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The Importance of Nature and Green Spaces for Students

By: Elena Brake

Spring has finally arrived! Lately I have been thinking a lot about the importance of green spaces and spending time with nature. Spring also happens to coincide with a lot of my coursework deadlines and I start to prepare more heavily for exams. Having access to green spaces on campus and nearby can help me to feel more relaxed and allows me to take a breather from my studies. You don’t have to take my word for it either! Research has shown a strong link between access to green spaces in universities and better mental health in students.


Green Spaces on Campus

I study at the University of Plymouth, where there are several little pockets of nature that help to take the stress away from imminent deadlines. A real favourite of mine is Drake’s Reservoir. The reservoir itself was originally built in 1825. It went out of use in the 1970s before being restored and re-opened in June 2014. The garden features plenty of trees, flowers and water features which help make it such a relaxing and mindful place to spend some time.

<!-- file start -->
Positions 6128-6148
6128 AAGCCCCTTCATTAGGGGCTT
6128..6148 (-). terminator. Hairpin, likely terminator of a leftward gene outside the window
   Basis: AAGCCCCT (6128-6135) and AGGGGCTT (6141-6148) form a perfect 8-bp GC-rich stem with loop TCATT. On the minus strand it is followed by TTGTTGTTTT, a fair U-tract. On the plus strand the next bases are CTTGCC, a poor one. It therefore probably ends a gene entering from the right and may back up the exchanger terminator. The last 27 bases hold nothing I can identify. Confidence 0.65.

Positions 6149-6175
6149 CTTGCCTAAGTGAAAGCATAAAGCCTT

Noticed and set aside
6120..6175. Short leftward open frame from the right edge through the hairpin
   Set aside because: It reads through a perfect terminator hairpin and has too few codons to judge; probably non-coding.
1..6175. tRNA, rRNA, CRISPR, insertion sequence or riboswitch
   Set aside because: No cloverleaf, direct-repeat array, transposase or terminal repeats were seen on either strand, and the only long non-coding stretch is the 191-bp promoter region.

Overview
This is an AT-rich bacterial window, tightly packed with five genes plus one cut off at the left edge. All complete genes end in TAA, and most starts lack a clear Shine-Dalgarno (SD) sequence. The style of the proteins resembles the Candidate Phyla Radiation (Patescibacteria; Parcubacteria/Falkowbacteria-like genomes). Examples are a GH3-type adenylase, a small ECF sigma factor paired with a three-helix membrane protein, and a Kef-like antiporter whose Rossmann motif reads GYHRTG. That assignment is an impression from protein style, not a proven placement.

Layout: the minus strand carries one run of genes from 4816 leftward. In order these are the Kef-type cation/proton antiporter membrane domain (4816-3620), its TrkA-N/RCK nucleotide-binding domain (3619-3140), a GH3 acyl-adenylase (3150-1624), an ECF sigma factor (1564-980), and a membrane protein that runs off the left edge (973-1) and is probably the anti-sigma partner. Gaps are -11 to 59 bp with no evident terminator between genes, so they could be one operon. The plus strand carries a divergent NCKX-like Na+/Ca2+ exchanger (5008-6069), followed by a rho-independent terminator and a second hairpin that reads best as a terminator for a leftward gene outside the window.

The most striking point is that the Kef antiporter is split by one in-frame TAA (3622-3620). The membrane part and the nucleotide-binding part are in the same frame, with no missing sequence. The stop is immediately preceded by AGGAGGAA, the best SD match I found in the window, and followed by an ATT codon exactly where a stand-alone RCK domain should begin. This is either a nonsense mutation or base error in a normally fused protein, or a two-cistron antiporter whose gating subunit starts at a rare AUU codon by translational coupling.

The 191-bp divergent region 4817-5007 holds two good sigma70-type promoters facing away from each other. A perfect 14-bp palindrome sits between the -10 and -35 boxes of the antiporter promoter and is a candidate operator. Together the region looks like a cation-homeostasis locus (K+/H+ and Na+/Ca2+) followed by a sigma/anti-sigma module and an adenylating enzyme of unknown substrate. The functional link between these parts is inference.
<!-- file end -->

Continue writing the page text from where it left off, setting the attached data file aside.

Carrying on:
Black and white image showing Drake’s Place Reservoir and Gardens in 1910

If you’re after something a little different, the Sustainability Hub has an internal and external living green wall, which covers 80 square metres. The building itself is surrounded by a beautiful garden with plenty of perennial grasses, bulbs, herbs and native woodland plants as well!

Living walls showing various species of plants covering the side of the Sustainability Hub


Nearby Nature

Away from campus, there are plenty of natural spaces to explore. In Plymouth I am lucky to have Plymouth Hoe and Dartmoor National Park on my doorstep. There are also parks and public gardens which are excellent for taking walks with friends and leaving my academic pressures behind for a moment. It’s also about practicing being mindful, which can be rare in today’s tech-heavy and ‘always connected’ way of life.

Ancient standing stones laid in a circle on Dartmoor

Wherever you end up choosing to study, it’s worth doing a bit of research on the nearby green spaces so that you can make full use of them. Having nature to explore on your days off will help you to disconnect from your busy schedule and spend time appreciating the beauty of the world we live in.

In short, green spaces aren’t just for decoration. They are essential for student well-being. As spring arrives, let’s all remember to take advantage of these areas and reconnect with nature for our mental health.

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